10. The easiest way to use Tone Spot Electric Pro is to select a preset that makes sense for what you’re playing and trying to improve upon. For instance, if playing acoustic or clean electric and you want to boost the midrange, then you would select such a preset in the ‘general’ category, or perhaps something like Indie Chords or Picking would sound better (from the Classic folder). You then can tweak one of those presets if required, or select a ‘default’ preset (with everything flat) and adjust each section, which explanation I’ll keep brief (you can download a trial version of the program, as well as the user manual for more detail). The VOICING section applies legendary EQ shapes used in studios, including Classic (classic rock tones, obviously), Heavy (aggressive and thick, great for rhythms), Choco (lots of midrange), Hyper (modern, e.g., Diezel or Friedman amps), Sing (even more mids than Choco, ideal for lead tones) and V (a scooped curve typical in hi-gain amps). CHARACTER allows you to select how the VOICING should sound, with Vintage, Natural or Modern, but also if you want the tone a bit brighter, scooped or Lo-Fi. And SATURATION allows you to add grit and fullness. SHAPING is the big EQ section, and this really makes a difference. I find a lot of EQ plug-ins a bit hit or miss… constantly tweaking to get the right tone before you get ear fatigue and everything starts sounding the same (or the original tone sounded better than what you eventually ended with). This plugin’s EQ is unique in that the results are fast and each section is relative to its own range. For instance, Boom adds that bass thump, whereas Body increases the thickness of the low and middle range. More mid-range tweaking can be had with Paper and Wood, whereas the upper mids and treble are affected with Steel and Air. SMASH is the Compressor section, and it does a great job without that overly squishy effect (and there’s a boost in that section in case you lose some volume via compression). SURGERY allows you to fine-tune the EQ, and it does this in very fine amounts (for bigger changes you need to go back to the SHAPING section). EFFECTS provide a host of typical guitar fare, including Tremolo, Modulation (phaser, flanger and chorus), Delay and Reverb. These are very straight forward, and so you don’t get a lot of unusual choices (e.g., reverse delay), but they are very solid sounding and will fill the niche of typical basics used by most guitarists in most instances. FINALIZER is the mastering section of your tone, allowing you to add a touch of fatness, tightness or smoothness to the overall result (and you can adjust the mix/boost of those elements).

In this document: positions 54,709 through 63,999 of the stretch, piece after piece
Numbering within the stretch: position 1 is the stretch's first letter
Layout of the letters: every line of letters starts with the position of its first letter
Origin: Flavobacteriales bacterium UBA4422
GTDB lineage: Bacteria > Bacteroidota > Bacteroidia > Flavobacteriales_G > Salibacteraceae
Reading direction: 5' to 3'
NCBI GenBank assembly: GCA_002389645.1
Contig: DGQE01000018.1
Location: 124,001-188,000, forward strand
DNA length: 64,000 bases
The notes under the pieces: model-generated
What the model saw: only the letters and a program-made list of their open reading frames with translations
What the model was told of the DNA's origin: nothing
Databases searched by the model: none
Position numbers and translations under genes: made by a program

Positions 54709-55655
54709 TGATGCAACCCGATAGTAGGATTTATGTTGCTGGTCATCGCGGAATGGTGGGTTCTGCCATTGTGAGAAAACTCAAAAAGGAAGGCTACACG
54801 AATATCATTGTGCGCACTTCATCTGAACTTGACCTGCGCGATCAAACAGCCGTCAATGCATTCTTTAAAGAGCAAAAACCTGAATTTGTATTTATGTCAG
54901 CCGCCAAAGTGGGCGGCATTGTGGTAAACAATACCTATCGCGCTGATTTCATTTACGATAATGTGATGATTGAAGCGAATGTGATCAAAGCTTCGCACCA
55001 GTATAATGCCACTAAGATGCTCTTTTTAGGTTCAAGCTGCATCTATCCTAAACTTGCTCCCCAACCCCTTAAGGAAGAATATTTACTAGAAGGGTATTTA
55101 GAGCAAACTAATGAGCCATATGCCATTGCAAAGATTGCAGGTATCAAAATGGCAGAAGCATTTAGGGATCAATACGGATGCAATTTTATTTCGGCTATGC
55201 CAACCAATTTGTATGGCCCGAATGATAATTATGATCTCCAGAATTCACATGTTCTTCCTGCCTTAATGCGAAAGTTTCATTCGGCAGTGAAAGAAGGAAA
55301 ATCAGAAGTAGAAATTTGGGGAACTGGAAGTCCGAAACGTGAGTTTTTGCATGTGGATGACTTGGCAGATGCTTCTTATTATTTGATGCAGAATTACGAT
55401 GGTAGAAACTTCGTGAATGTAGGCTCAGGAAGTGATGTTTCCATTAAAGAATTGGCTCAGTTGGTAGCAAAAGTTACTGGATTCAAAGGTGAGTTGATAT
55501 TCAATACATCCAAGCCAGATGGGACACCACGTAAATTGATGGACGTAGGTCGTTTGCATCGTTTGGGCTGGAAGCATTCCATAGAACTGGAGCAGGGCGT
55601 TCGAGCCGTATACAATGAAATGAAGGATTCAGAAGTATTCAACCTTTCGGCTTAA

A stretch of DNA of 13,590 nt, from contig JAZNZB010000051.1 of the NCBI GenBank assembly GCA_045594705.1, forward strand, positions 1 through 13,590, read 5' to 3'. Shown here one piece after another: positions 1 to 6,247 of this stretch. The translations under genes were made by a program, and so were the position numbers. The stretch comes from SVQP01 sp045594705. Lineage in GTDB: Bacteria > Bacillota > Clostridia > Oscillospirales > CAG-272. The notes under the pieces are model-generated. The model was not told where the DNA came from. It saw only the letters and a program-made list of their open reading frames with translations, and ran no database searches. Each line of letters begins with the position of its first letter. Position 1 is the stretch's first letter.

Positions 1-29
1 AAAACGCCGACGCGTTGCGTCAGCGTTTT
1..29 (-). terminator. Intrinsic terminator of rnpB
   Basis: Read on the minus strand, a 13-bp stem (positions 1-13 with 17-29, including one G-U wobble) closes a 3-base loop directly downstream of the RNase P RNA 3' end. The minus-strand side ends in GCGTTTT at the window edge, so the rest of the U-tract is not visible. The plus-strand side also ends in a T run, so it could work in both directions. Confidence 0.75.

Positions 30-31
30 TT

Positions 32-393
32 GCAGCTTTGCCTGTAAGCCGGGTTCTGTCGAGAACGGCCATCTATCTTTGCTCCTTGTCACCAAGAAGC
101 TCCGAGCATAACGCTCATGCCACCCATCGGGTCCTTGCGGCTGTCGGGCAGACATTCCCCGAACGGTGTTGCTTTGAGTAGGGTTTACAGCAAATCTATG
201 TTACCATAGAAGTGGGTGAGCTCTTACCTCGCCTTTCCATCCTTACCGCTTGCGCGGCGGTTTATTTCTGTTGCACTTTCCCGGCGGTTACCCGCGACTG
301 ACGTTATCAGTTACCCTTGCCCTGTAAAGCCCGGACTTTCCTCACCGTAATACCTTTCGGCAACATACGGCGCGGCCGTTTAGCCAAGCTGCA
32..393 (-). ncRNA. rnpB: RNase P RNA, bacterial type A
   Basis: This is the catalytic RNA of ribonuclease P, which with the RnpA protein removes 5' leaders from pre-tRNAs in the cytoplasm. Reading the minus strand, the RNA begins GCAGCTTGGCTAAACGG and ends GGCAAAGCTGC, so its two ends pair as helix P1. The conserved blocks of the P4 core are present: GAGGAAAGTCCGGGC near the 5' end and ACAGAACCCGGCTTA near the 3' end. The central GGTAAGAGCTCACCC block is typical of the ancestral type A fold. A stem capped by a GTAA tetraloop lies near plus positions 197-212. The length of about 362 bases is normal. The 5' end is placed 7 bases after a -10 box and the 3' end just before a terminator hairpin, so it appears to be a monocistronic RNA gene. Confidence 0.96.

11. Easy to operate, just like any basic wah or volume pedal. Give it juice via a 9VDC adapter or with a 9V battery (via the quick clip battery door in the bottom). If using a battery, you will need to unplug the input when not in use to prevent battery drainage. The input and output are standard for this type of pedal, along the sides and with ¼-inch cables. Choose whether you want to use the Volume or Wah aspect of the pedal with the side footswitch (in wah mode the LED lights up). The pedal is switchless, and so simply step on and use. In Volume mode there is no sound with heel fully down, whereas there is full signal strength with toe fully down. In wah mode you activate the lower frequencies with heel down and the higher frequencies with toe down. Moreover, you can adjust the strength of the wah signal with the Wah Boost knob, which gives upward of 20dB of clean boost. Of course, you can use either volume or wah in specific and limited settings, e.g., use the Wah as tone filter by leaving in desired position or set the volume level by leaving in any desired position.
  12. I find this plug-in easily matches any Flanger pedal I have used, including flanging effects in the Axe-Fx II.
  13. A reminder that I used all presets in the plug-in for my demo, whereas there are a lot of editing features possible, including the Add Age button (which really varies the quality and tone of the phaser).
  14. If you're looking for this plug-in and a LOT more, you may want to consider the Eventide H9 (hardware) for $399
  15. A ton of editing options, which can seem intimidating at first, but stick with the presets (and the degree of mix for different result) initially and you will have plenty of fun.